The australian: The demon beat goes on for festival city

australia womad
Italian pizzica group Canzoniere Grecanico Salentino sets the tone yesterday for this weekend’s WOMADelaide festival in Adelaide.
Picture: Kelly Barnes Source: News Corp Australi


THE frantic rhythms of the taran­ta, or spider, dance was once a ritual exorcism in southern Italy’s churches and piazzas for women bitten by the poisonous tarantula.

Now, rapid tambourine beats accompanied by a scarf-waving dancer, voice, violin, bouzouki and accordion of the seven-piece group Canzoniere Gre­canico Salentino were an antidote for modern-day demons, said ­violinist Mauro Durante, who will perform with the ensemble at Adelaide’s four-day World of Music, Arts and Dance festival, WOMAD­elaide, which began last night in the city’s lush Botanic Park.

Durante said traditions of pizzica-style taranta — which originated in Puglia, Italy’s “heel” — had been revived since the mid­70s, with the band now featuring its second generation of players.

Neo-tarantismo is now celebrated with an annual festival in the province of Lecce, melding traditional and contemporary sounds in the style.

Durante and bazouki player Emanuele Licci’s parents were in the original line-up of the group, which now tours internationally.

“The ritual is dead, tarantismo is dead, but we like to think that the therapy for the suffering is alive — we think that singing and dancing is as much again today a new way to exorcise demons,’’ he said.

Canzionere is among more than 400 performers to appear at the 23rd WOMADelaide, including traditional and contemporary musicians, artists, dancers and thinkers from around the world.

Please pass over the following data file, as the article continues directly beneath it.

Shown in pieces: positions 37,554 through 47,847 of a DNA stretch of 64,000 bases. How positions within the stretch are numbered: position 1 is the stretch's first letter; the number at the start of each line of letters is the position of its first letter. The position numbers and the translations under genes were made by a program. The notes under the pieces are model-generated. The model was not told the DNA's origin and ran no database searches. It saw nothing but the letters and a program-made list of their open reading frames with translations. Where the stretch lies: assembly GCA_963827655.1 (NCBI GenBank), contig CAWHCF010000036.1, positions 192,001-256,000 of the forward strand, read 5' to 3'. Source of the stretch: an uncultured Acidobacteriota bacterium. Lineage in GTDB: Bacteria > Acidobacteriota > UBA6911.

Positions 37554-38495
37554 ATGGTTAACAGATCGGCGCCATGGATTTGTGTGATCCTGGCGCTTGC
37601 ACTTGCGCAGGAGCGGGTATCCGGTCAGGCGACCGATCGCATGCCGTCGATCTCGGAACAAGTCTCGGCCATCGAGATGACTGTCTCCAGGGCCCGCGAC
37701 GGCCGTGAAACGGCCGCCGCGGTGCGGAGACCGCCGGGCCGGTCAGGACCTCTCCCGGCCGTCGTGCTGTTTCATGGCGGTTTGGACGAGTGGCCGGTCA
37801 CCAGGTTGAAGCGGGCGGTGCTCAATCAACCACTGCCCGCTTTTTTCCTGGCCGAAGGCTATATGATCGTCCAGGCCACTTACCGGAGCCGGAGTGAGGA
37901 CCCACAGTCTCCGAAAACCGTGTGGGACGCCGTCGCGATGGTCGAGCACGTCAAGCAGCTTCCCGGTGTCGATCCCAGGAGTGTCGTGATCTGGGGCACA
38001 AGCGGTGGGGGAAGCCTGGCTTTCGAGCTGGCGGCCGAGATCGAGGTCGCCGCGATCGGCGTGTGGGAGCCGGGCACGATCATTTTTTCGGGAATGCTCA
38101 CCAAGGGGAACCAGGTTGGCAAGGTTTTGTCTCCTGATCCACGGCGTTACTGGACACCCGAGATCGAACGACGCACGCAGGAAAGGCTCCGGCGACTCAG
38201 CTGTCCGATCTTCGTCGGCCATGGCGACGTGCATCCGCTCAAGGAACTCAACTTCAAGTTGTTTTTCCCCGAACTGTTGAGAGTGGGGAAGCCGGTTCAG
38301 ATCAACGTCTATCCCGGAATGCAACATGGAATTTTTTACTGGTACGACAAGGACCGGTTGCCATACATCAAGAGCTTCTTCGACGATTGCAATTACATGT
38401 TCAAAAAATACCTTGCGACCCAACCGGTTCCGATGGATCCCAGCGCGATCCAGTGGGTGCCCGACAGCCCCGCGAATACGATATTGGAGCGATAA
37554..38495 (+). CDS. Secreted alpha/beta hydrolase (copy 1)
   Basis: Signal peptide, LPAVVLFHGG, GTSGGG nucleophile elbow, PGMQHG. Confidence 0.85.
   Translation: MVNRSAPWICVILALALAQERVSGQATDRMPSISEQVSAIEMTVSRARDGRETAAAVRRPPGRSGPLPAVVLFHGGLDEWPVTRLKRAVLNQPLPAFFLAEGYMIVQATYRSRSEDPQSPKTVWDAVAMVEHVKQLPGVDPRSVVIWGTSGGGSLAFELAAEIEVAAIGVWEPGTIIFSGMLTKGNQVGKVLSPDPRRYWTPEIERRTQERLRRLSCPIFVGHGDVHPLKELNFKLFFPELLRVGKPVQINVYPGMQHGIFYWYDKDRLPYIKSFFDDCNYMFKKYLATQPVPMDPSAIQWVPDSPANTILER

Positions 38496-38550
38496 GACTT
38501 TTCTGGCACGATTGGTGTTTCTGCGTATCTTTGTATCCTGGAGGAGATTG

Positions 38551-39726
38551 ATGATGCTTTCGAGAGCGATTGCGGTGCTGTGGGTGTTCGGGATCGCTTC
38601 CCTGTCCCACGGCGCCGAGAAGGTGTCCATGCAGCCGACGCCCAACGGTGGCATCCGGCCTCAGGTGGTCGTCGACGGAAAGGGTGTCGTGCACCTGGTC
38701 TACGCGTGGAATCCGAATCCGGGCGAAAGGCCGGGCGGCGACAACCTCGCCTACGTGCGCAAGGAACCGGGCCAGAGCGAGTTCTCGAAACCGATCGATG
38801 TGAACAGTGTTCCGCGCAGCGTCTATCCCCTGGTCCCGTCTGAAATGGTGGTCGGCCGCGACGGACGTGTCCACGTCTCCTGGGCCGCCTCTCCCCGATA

This year’s program, on seven stages, will engage audiences with street theatre, visual artists, a cooking program and environmental discussions.

Festival director Ian Scobie expect­ed near-record, 80,000-strong daily attendances, with Adelaide’s weather forecast to be in the mid-20s over the long weekend.

Scobie said that the festival would feature an extraordinary diversity of musical experiences from contemporary western singers Sinead O’Connor, Swedish rapper Neneh Cherry and Canada’s Rufus Wainwright to Mali-based maestro Toumani Diabate, Sengalese musician Youssou N’Dour and Cuba’s Orquesta Buena Vista.

Australian performers include desert reggae group the Tjintu Desert Band, Aboriginal and Torres Strait Islander artists the Painted Ladies and Brisbane’s Robert Forster among others.

Founded by musician Peter Gabriel in 1982, WOMAD expanded to Adelaide in 1992 and has become one of the biggest outdoor festivals on the Aust­ralian calendar.